Rolling for a bright future



Not only does Energy improves the quality of life but it also enables micro/small and medium businesses and cottage industries to increase their profitability and productivity. Promoting and implementing the use of clean energy in remote areas is beneficial for both users and the planet. Moreover, clean and safe energy is critical to guarantee the long-term sustainability of both economic and social eco-systems in countries, which often consider environmental and safety issues as secondary.

Microfinance represents a sustainable source of poverty alleviation. As far as we are concerned, this is certainly the best mean of supporting environmentally friendly projects because microfinance mainly focuses on economic development in local areas.


Microfinance, from ‘every day survival’ to ‘planning for the future’

Granting small loans at an affordable cost to impoverished people. Ultimately, the goal of microfinance is to give these people an opportunity to become self-sufficient by providing a means of saving money, borrowing money and insurance.

Facts and figures

  • 2006: Mohammed Yunus wins the Nobel Peace Prize for pioneering work in microfinance.
  • Rising influence: the aggregate number of borrowers served by microfinance institutions (MFIs) grew 21 per cent per year on average in the 2003-2008 period and is still on the rise.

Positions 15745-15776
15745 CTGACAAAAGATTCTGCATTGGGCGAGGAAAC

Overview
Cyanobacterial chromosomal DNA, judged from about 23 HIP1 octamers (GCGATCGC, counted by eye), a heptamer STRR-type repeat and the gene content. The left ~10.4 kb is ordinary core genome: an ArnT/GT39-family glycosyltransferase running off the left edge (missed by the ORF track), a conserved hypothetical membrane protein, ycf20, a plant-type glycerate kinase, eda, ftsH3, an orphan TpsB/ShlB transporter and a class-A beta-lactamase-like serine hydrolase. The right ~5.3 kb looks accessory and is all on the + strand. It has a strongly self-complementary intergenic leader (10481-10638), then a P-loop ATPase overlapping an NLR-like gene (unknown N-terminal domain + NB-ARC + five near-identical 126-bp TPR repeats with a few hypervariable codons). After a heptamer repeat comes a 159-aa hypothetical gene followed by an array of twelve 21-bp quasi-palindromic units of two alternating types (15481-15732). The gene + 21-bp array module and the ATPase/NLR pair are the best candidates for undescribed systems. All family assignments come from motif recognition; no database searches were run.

• Studies estimate that 10,000 microfinance institutions currently operate in over 100 countries, serving more than 160 million customers. 

Who are the main beneficiaries? 

  • Population living in developing and emerging countries.
  • Population living often just below the poverty line, commonly defined as earning less than US$1.25 a day.
  • People who cannot target large loans because of their related high interest rates or because they lack assets and collaterals.
  • Women constitute a majority of borrowers because they represent higher repayment rates.


What are renewable energy sources?

The most important sources of renewable energy are hydropower, solar, wind and biomass. Renewable energy sources’ main assets are their environmental cleanliness, low maintenance and running costs and the fact that they cannot be exhausted.

Key figures

  • 2.6 billion people still rely on fossil biomass to meet their energy needs.
  • 1.6 billion people have no access to modern electricity services.
  • 1 billion peoples rely on defective electricity sources.
  • 80% of the population in sub-Saharan Africa and half of the people in India and China rely on traditional biomass for cooking.
  • In South Africa, around 200,000 people are injured or lose property because of kerosene related fires each year.

There is a strong correlation between energy and human development.

When poverty diagnosis is carried out, one of the key finding is a strong correlation between poverty and the lack of modern energy services particularly in rural areas. In addition to economic growth, energy is a key factor to social development and communication.

This finding is the pillar of our initiative and a great source of motivation for our team!

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